Coping with ADHD
Denise Bynoe’s son Malcolm was like any other child – active and curious – but over time she became increasingly worried about his performance at school.
Malcolm attended a prestigious private school but he was having a difficult time and Denise had no idea what was wrong.
“The reading part of it was really, really bad. My son could not even read a book and he was between Classes One and Two. He could not
read a book.”
“Mommy is a math person, we travelled a lot, he has all the experiences of travel, why is it that our own child has this problem? Daddy has a lot of CXCs. At first I was very hard on him, you need to do this, you need to do that, “ she says.
After a transfer from private school to St. Lawrence Primary the family learned that Malcolm was affected by the learning disorders: Attention Deficit Hyperactivity Disorder (ADHD) and dyslexia.
“Malcolm was going to private school; they never told me what the problem was. Then I transferred him here (St. Lawrence Primary) that’s when I started to understand what was going on with Malcolm. His teacher explained to me what was going on. I never knew about dsylexia or ADHD ever.”
“He would be the first in our family dealing with it. He had all the symptoms, “ Denise says.
Malcolm’s story is common in classrooms but it’s often unrecognised.
The principal of the St. Lawrence Primary School, Gloria Bryan, said she became concerned after several of her students were consistently performing below standard.
“We know, we can tell when they are talking to you they are intelligent but it doesn’t translate to writing. We also have a challenge with some behavioural problems, they can’t keep quiet. There are some who can’t focus for a long time and there are others who will disrupt the classroom.”
This prompted her and eight other staff members to participate in a workshop held by the Ministry of Education and it was there they discovered the children would need professional help.
As a result, the school invited the ADHD Resource Centre to educate parents and teachers about the disorder at a lecture this past week.
ADHD is a behavioural problem that affects school age children and even adults.
While children with ADHD often understand what’s expected of them they have trouble following through because they can’t sit still, pay attention or attend
Director of the ADHD Resource Centre Allison Layne, says: “Many kids that have attention deficit will not remember much of what they have been taught and therefore it affects them academically.”
He pointed out that children with ADHD may often be affected by more than one disorder, including dyslexia.
“So we produce a child that is functioning academically below the standard of the class but also because the child is essentially now unable to function in the class he gets picked on by students, so sometimes he may be a little aggressive because he is not coping well with the circumstances.”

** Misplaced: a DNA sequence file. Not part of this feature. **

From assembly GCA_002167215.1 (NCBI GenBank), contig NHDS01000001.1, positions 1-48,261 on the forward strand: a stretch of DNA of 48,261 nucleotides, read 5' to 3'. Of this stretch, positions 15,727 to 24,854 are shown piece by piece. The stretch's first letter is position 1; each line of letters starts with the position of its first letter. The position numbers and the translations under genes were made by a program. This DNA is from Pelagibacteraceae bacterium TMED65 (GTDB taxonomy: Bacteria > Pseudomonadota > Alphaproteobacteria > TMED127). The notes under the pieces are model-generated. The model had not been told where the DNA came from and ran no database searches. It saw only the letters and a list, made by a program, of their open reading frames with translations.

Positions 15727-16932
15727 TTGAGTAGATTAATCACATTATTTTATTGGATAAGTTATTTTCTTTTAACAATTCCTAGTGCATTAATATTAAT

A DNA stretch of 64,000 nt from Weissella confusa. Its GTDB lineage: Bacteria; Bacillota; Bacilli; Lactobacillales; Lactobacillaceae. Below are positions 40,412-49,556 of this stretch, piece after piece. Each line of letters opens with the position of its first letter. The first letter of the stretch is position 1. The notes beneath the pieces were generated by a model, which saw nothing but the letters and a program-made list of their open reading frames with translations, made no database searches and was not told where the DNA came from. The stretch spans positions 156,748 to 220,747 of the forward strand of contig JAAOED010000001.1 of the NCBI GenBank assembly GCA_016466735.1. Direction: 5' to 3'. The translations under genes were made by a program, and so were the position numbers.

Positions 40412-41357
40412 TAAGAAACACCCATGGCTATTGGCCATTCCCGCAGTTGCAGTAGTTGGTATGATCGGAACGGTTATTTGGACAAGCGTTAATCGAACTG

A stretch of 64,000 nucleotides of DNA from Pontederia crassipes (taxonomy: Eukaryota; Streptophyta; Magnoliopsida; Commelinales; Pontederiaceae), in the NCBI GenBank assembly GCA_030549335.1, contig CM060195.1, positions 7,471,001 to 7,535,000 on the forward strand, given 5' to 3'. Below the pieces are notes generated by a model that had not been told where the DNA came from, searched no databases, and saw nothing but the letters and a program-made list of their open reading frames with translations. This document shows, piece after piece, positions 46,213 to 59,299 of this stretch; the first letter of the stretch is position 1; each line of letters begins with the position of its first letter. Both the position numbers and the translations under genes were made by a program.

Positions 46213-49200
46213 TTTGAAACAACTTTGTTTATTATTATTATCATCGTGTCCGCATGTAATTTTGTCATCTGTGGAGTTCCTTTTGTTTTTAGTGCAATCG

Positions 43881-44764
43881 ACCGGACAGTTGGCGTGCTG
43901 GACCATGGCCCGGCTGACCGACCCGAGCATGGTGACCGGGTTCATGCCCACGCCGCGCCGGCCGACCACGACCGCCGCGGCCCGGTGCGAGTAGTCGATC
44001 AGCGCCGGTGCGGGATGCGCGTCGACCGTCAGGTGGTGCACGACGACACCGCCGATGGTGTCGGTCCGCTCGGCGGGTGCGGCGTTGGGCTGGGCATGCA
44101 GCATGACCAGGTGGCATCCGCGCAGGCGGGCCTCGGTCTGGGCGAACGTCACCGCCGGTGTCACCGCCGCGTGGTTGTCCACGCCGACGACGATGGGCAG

Layne told the gathering on hand for the lecture on Monday that there are three primary subtypes of ADHD – the inattentive subtype, the hyperactive and impulsive subtype.
“ And then there’s the combination of them,” he added.
Experts are still not sure what causes ADHD but more often than not it affects boys more than girls. Layne however cautioned that girls often manifest different symptoms.
“So very often the case of a girl who has Attention Deficit Hypersensitivity Disorder sits in the corner of the classroom and she pays complete focus as the teacher teaches the class, but it’s only when the test is given at the end of the term you look at the book and you don’t understand what’s going on, she’s been paying attention, never gives any trouble but in fact, for most of the time, that child is not in the classroom, she’s off somewhere.”
The Coordinator of the Caribbean Dsylexia Association, Yvonne Spencer was present at the meeting and she cautioned that while some children may be affected by ADHD and dyslexia, the two should not be confused.
“ADHD is a different sphere of learning difficulty, I call them busy bodies. They are into everything, they can’t settle down, they are not able to keep on task for any length of time whereas a dsylexic child, once you give them the tools that [they]need, they will get on, they will progress, they overcome it. I don’t know whether an ADHD child ever grows out of it, they might compensate and later on might be able to manage it.
The ADHD Resource Centre stresses that children with the disorder are not stupid – but rather they simply require patience, care and innovative techniques.
Early Childhood Coordinator and Head of the Infant Department at St. Lawrence Primary, Tracey Cox, says she focuses on meeting the specific needs of each child in the classroom.
“I try to bring in whatever manipulatives or teaching aids that I would need to accomodate for some deficiencies that the particular child might have, because some children learn by touching, some children learn by their visuals, so they need something to see, then some others learn by hearing . . . and there are others who need a combination of both, so you have to be very observant
as a teacher and understand how each particular child learns.”
Denise Bynoe has been seeing the results of the school’s efforts to
assist her son.
“My son read his first book for me in February, an entire book, still stumbling a little, but I didn’t have to correct him. He is now correcting himself and I have to thank the St. Lawrence Primary School.”